One of the most widely used tests for evaluation of seizures is the EEG. This technique uses electrodes placed on the scalp to measure electrical activity in the brain over time. A typical outpatient recording lasts from 20 to 40 minutes, but it is possible to do recordings for days to weeks when necessary either in the hospital or as an outpatient.

Neurologists who are trained in reading EEGs know the normal patterns of brain waves that occur during sleep and wakefulness. Variations in these patterns can show a region that is damaged (potentially as a source of seizures). The EEG can also show “spikes” or “sharp waves” – particular waves that suggest a risk of seizures. Because these occur randomly, they may or may not be seen on a single brief recording.

Sleep during an EEG allows a more complete evaluation of brain activity. It also increases the chances that an abnormality will be seen if present. Therefore, patients suspected of having epilepsy should have an EEG that includes sleep, particularly, if a waking recording was normal. Often this is done by having patients come to the laboratory sleep deprived (sleeping only a few hours the night before). Alternatively, a longer recording can be obtained either by wearing a device overnight or by staying in a specialized unit in a hospital.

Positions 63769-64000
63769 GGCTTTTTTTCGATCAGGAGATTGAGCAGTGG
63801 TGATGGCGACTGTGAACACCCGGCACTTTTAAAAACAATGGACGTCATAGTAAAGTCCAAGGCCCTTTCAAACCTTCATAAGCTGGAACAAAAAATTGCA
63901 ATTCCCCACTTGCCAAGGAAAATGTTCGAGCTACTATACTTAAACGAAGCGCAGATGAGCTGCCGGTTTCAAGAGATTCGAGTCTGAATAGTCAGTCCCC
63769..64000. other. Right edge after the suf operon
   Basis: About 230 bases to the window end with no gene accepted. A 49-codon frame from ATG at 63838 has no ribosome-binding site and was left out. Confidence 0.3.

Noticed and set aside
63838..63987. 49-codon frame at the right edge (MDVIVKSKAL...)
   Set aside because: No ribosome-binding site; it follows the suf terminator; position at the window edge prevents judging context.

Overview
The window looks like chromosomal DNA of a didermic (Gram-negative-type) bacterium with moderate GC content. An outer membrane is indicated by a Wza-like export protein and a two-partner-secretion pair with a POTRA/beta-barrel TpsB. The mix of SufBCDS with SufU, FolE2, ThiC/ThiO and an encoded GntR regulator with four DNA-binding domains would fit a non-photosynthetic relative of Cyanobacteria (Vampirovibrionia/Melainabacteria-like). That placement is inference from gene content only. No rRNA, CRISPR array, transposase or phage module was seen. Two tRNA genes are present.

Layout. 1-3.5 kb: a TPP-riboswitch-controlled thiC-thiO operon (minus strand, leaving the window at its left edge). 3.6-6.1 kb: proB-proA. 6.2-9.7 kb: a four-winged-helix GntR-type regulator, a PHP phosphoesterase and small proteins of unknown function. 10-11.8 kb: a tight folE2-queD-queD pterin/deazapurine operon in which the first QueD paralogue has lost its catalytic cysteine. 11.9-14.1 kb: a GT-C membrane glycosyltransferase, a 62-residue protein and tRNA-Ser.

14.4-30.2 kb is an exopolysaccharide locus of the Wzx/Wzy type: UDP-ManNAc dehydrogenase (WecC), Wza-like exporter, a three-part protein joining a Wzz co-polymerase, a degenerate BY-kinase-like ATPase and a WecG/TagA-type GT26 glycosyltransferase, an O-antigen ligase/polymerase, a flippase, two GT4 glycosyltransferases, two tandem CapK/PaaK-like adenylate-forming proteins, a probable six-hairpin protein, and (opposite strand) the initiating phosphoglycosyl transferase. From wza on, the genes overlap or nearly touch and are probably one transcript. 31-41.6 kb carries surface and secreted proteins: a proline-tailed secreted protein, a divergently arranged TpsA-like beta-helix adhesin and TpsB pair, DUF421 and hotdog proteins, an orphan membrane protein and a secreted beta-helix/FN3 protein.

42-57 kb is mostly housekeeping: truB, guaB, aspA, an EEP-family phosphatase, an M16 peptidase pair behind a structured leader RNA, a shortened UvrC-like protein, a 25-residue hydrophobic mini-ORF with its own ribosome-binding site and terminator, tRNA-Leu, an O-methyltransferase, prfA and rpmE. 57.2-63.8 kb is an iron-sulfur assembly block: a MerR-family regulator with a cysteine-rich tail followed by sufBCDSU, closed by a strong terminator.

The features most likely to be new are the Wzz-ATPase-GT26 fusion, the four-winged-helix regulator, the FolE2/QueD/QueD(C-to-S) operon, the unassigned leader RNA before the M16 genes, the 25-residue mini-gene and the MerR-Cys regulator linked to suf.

Authored By: 
Carl W. Bazil MD, PhD
Joseph I. Sirven MD
Reviewed By: 
Joseph I. Sirven MD
Patty Obsorne Shafer RN, MN
Thursday, August 22, 2013